Good Monday morning.
🎙️ I'll join Dan Primack for today's debut of Axios' first podcast, Pro Rata, covering the collision of business, tech and politics. Join our conversation: Subscribe here.
Breaking: "One dead, 13 injured, gunman killed in mass shooting in Toronto."
Situational awareness: "A transgender activist who won a discrimination lawsuit after her school refused to let her use the girls' bathroom will be TV's first transgender superhero," per AP. "Nicole Maines will star in The CW/Warner Bros.' 'Supergirl.'"
Illustration: Lazaro Gamio/Axios
President Trump loves to brag of doing the biggest, best, most never-been-before acts in history.
"America First is now as much a reality as it is a slogan." CFR President Richard Haass tells me.
As a memorable freeze-frame of these historic, consequential days, check out Haass' catalog of our upside-down, looking-glass world:
And, when it comes to style:
Why it matters, from Haass, whose book has the prescient title, "A World in Disarray":
P.S. "Global economic leaders are pushing back against ... Trump’s latest rants on global trade and currencies, speaking out against higher tariffs while backing central bank independence," Bloomberg reports:
"Meat is piling up in U.S. cold-storage warehouses, fueled by a surge in supplies and trade disputes that are eroding demand," per The Wall Street Journal's Jacob Bunge (subscription):
The upshot: "Growing meat stockpiles may bring down prices for meat-hungry U.S. consumers, along with restaurants and retailers. But slowing overseas sales and rising domestic stockpiles threaten profit for meat processors and prices for livestock and poultry producers."
P.S. Last-ditch effort by Europe to avoid trade war: "Jean-Claude Juncker, president of the European Commission, will meet Mr. Trump in Washington on Wednesday, in a meeting that EU officials said would be aimed at 'de-escalating,'" per the Financial Times (subscription).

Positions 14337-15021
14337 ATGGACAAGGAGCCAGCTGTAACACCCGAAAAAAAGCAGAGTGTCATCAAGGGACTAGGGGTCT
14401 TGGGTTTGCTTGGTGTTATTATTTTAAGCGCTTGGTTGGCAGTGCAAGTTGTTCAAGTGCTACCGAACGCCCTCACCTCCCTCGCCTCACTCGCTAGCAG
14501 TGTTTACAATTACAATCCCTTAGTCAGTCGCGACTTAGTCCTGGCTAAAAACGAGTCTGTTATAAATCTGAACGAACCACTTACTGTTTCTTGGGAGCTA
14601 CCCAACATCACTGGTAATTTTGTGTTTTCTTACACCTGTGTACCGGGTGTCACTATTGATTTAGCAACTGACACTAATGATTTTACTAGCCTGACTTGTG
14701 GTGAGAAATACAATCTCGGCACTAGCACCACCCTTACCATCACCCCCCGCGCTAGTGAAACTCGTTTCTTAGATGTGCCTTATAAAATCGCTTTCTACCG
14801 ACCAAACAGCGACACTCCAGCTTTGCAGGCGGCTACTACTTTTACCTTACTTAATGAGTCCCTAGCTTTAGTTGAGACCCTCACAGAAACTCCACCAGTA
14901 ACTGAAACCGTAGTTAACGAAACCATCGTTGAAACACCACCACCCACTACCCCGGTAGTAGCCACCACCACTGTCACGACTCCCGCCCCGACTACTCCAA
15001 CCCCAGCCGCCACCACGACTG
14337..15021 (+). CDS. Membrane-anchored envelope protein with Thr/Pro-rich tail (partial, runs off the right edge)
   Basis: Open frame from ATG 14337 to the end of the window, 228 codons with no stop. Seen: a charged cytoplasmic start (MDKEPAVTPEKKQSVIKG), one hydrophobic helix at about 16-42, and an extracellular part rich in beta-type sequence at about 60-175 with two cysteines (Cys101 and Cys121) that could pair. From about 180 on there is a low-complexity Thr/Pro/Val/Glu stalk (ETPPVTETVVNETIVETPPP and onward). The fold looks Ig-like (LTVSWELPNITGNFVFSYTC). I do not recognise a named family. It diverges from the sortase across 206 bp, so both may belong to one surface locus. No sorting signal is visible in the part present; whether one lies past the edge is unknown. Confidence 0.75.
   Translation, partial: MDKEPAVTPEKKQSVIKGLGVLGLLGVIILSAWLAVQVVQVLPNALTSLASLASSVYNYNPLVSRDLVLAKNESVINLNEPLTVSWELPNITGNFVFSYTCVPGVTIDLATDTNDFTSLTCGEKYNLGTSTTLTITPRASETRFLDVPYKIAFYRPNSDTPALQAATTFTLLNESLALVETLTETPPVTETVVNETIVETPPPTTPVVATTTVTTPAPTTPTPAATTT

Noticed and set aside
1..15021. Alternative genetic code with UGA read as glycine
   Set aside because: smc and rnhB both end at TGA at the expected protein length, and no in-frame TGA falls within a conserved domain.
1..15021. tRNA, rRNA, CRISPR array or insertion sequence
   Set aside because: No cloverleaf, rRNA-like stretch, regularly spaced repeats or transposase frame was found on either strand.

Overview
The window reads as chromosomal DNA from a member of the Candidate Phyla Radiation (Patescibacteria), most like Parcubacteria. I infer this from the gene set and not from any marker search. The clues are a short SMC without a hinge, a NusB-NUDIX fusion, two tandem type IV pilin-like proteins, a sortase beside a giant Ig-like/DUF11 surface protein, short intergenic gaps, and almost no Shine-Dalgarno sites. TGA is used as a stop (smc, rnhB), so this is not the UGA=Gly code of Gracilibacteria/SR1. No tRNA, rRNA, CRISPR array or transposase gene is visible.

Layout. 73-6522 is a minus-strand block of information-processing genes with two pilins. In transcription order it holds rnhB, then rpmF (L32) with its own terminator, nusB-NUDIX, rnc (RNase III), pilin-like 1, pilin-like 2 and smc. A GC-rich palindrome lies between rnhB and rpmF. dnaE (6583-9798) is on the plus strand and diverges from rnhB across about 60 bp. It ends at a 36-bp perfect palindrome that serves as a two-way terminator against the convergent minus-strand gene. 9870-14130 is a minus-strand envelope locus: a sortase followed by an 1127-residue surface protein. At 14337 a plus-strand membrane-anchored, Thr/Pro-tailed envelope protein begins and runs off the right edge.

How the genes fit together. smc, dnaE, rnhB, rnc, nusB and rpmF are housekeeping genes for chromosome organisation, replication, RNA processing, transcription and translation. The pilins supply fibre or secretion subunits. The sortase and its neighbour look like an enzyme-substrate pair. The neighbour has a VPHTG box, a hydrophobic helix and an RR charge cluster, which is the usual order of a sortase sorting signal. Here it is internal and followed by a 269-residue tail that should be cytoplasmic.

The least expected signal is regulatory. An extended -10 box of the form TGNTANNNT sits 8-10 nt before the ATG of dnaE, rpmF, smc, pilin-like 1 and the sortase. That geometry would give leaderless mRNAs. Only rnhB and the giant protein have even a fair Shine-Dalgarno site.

"Trump is determined to make trade part of the midterm discussion — even though many in the White House are skeptical that it is a good issue, particularly in battleground Midwestern states," the WashPost's Michael Scherer and Josh Dawsey report:
"None of this has dampened Trump’s own desire to make himself a centerpiece of the fall campaign":
Photo: Jim McIsaac/Getty Images
A true fan braves a delayed start of the finale Subway Series game between the Yankees and the Mets at Yankee Stadium in the Bronx yesterday.
After WeWork announced it won't serve beef, pork or poultry at company functions, and won't reimburse its 6,000 employees for meals with meat, the N.Y. Times talks to co-founder and chief culture officer Miguel McKelvey:
In the mid-to-late-20th century, the American economy and culture were ripe for 30-year-old men, who — more than European and Japanese — typically landed well-paid careers, bought homes, and supported large families.
Since then, getting ahead has become much harder, Axios' Stef Kight and Harry Stevens report:
Andrew Rosenberg, director of the Union of Concerned Scientists, to the N.Y. Times ("Lawmakers, Lobbyists and the Administration Join Forces to Overhaul the Endangered Species Act"), on a flurry of measures in the last two weeks by Republican lawmakers determined to weaken the 45-year-old legislation:
Photo illustration: Axios Visuals
Climate change is starting to become a political worry for some Republicans, Amy Harder writes in her weekly "Harder Line" energy column:
"In the absence of a clear favorite to challenge Trump and the Republicans, [Sen. Elizabeth] Warren [D-Mass.] has emerged in just the past few weeks as the de facto leader of the Democratic Party," New York Magazine's Rebecca Traister writes:
"[S]he’ll have to reckon with the fact that she’ll be depicted as the reanimation of Hillary Clinton, no matter the stark differences between the two":
"[T]he Trump administration has given Warren an opening to showcase anew her prickly pugilism."
"With Brexit looming, [British Prime Minister] Theresa May battles Trump, Europe, and her own party," Sam Knight writes in The New Yorker:
"Grown-Ups Fight for Children’s Right to Sell Lukewarm Lemonade: After little lemonade stand vendors are shut down, a movement springs up to protect them. Country Time’s ‘Legal-Ade’" — Wall Street Journal A-hed by Corinne Ramey (subscription):
Thanks for reading. We'll have updates all day in the Axios stream.